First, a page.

In order to position your message, you will need to identify three things.
1. Where they are before your product or service?
2. Where they will be after your product or service?
3. How will your product or service help them get there?
Karate Kid Example: In the movie The Karate Kid, Daniel was being bullied at school daily. He had a problem, he didn’t know how to defend himself. Then he met Mr. Miyagi. Mr. Miyagi taught him Karate and he not only got the bullies to back off, but he also won the largest karate tournament AND got the girl. You don’t want to be Daniele, you want to be Mr. Miyagi. Position your brand as the guide that helps the hero (your customer) in the story. Therefore, all of your ads and copy on your website should be about them. You stay in the background catching flies with chopsticks.
Not a Mistake: Getting Expert Advice
If you can hit the mark with your research, logo, name, and message you will have a solid brand strategy that will pay for itself over and over again for years to come. If you speed through the process to get rolling, you could potentially have a hurdle that you will have to overcome constantly. In the end, it will have to be fixed, which will be much more costly now that you have to redo everything it’s been applied to (i.e. vehicles, signs, uniforms, ads, websites, etc.). In the interest of saving money and time, it’s a much better plan to plan out our brand, avoid these 4 big mistakes, and do it correctly the first time.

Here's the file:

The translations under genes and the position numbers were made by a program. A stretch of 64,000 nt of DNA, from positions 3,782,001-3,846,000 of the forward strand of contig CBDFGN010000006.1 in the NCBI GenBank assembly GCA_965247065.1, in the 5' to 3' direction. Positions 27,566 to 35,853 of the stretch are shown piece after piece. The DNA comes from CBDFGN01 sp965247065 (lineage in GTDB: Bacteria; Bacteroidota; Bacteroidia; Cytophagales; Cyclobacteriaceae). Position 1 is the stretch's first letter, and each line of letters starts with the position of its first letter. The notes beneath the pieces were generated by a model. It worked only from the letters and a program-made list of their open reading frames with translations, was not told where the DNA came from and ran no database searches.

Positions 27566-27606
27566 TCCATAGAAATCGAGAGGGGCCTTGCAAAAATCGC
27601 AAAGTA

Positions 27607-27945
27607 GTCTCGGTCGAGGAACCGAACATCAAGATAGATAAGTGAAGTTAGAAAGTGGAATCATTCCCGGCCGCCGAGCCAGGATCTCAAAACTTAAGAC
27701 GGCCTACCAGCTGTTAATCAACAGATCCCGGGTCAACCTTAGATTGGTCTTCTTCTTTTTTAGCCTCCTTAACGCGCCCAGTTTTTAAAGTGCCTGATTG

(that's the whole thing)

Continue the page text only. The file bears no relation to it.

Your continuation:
If you would like to discuss how you can develop a compelling brand right out of the gate, we invite you to schedule a 30-minute marketing growth call with one of our brand strategists. The call is free of charge and gives you access to a professional who can get you started in the right direction.
Best of luck!
About the Author:
John D. Smiddy
John has helped market and scale over 200 companies in various industries over the past 10 years. He is the Founder and Managing Partner of LeadPlan Marketing, the host of “The Marketing Fundamentals Podcast” and the creator of the “5 Pillars of Sales Conversions” formula used at LeadPlan.